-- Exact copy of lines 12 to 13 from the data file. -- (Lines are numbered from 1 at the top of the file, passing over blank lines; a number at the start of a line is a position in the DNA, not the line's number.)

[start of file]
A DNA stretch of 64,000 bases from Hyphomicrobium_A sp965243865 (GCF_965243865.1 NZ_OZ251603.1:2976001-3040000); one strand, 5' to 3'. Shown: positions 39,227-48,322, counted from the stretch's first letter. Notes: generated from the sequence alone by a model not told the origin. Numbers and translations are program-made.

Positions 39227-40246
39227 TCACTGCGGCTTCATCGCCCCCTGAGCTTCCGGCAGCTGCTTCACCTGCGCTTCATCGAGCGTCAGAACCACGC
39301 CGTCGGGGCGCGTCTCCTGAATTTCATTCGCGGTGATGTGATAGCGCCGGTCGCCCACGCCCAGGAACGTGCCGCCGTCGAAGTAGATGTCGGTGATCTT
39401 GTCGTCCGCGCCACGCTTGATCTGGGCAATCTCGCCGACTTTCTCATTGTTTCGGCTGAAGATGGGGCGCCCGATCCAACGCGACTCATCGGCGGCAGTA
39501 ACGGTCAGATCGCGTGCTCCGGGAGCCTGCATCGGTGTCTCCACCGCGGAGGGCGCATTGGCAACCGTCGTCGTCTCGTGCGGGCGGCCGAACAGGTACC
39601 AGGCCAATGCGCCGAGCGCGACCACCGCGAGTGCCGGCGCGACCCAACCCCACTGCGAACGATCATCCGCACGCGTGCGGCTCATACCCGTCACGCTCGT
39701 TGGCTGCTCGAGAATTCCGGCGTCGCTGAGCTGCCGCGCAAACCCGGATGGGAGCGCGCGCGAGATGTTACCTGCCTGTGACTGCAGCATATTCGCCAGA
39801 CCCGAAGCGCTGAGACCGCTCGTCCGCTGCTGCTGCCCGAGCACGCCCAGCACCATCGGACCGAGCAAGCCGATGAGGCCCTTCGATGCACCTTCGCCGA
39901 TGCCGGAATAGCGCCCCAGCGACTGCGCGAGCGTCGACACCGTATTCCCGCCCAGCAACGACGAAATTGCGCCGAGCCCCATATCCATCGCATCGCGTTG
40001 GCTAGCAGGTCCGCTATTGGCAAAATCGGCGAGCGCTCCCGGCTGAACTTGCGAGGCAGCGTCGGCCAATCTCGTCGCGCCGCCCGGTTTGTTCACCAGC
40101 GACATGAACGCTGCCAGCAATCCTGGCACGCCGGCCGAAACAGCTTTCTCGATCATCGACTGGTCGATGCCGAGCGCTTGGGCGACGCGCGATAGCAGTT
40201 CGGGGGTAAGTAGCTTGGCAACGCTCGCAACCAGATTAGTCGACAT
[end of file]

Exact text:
40101 GACATGAACGCTGCCAGCAATCCTGGCACGCCGGCCGAAACAGCTTTCTCGATCATCGACTGGTCGATGCCGAGCGCTTGGGCGACGCGCGATAGCAGTT
40201 CGGGGGTAAGTAGCTTGGCAACGCTCGCAACCAGATTAGTCGACAT